Education Secretary Betsy DeVos resigned last night, citing Wednesday’s putsch at the Capitol, Trump’s incitement of violence, and her concern that “impressionable children are watching all of this.” Her announcement elicited gleeful reactions from leaders like Elizabeth Warren, Michigan Governor Gretchen Whitmer, AFT President Randi Weingarten, NEA President Becky Pringle and Diane Ravitch.
I totally get it. I’ve emitted my share of ink raging about DeVos’s recissions of Obama-era guidance that protects the civil rights of students with disabilities, students of color, and transgender students. I was gobsmacked when, during her surreal encounter with former Senator Al Franken during her confirmation hearing, she didn’t know the difference between student academic growth and proficiency. I strongly oppose her support for an unregulated charter sector in her home state of Michigan. It scared me when I heard her say,“our desire is to confront the culture in ways that will continue to advance God’s kingdom.” It’s horrifying that she repealed a law that protects students from for-profit colleges that operate like Ponzi schemes.
But was she really, as Warren spat, “the worst Secretary of Education ever”?
Look, we have a pretty low bar right now for high-level positions in presidential administrations, whether it be Trump’s EPA Director Scott Pruitt who disdains climate science or Coronavirus Task Force member Scott Atlas, who disdains face masks. I’m thrilled that, from all appearances, President-elect Biden will raise the bar considerably. But, was there nothing redeemable about DeVos’s tenure?
I think there was. And I worry about our tendency during these riotous, polarized times to demonize people and ideas, to fail to differentiate between who and what is entirely hideous (yes, Trump) while cavalierly trivializing important complexities.
Not everything is reducible to a 280-character tweet. Yet that’s the trend and this seems to be especially true in politics. Legal scholar Richard A. Epstein writes, in a salute to Ronald Reagan, “leadership cannot thrive on nuance or uncertainty.” Barack Obama was mocked for appearing weak because he couldn’t reduce variegated ideas to soundbites; Michael Tomasky notes that having a president “who could parse the conservatism of Eliot versus Pound” was “not all that relevant to the job.”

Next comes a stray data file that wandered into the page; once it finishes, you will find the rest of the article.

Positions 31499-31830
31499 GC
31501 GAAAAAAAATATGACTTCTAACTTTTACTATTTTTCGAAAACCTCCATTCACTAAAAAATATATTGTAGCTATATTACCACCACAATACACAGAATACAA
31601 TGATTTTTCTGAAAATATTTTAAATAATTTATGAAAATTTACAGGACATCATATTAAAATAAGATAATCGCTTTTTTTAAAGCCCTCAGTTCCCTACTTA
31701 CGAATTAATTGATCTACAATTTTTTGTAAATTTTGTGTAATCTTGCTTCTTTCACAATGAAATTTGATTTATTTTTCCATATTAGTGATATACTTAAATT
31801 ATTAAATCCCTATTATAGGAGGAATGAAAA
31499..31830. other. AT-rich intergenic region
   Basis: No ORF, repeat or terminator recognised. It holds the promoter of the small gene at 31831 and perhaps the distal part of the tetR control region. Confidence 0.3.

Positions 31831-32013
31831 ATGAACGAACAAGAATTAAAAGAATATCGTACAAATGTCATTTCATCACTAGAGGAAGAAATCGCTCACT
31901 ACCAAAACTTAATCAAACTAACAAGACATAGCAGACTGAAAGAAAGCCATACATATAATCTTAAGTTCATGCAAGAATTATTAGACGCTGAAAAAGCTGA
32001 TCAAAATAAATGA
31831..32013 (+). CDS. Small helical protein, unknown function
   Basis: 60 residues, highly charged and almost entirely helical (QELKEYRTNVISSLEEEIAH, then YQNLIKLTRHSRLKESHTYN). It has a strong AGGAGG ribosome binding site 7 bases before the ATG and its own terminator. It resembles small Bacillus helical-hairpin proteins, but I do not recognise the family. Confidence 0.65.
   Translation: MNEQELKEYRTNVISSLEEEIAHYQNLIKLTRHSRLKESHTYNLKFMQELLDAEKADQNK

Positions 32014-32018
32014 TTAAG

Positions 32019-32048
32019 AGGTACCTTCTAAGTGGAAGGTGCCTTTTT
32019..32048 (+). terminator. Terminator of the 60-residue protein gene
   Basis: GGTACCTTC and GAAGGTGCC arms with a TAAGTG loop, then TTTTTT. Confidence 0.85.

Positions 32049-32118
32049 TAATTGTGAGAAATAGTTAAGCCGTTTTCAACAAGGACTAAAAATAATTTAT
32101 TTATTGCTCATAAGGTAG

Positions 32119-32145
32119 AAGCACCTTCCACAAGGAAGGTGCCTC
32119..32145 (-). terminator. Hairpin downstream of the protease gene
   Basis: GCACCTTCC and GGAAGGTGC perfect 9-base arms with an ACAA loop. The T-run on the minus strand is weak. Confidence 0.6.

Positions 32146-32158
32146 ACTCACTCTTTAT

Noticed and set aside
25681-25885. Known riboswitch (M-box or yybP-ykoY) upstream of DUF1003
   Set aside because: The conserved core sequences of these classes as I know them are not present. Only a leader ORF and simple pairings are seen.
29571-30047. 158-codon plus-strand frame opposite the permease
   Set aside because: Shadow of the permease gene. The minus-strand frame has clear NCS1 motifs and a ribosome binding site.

But I’m not a politician, so consider this: Betsy DeVos was mightily flawed but not entirely a disaster (as the chattering class insists). Here are three examples of why we can say “good riddance,” as Elizabeth Warren did, but also find some common ground among all of us who want to improve America’s inequitable public schools.
Let’s start with this: DeVos was undeterred by school choice opponents who, in a move motivated by market share, would eliminate federal funding for public charter schools, a form of school choice widely supported by Black and Brown families. And according to the DNC platform, the Biden administration will condition charter school renewal on district approval.
That’s like asking Shoprite to approve a Whole Foods in the same strip mall.
And trust me on this: the families I meet with in Newark, Camden, and Trenton are desperate for exactly what the DNC platform seeks to erase. Biden’s nominee for Education Secretary, Miguel Cardona appears to understand this: “As a parent myself I want to make sure I have options for my children.”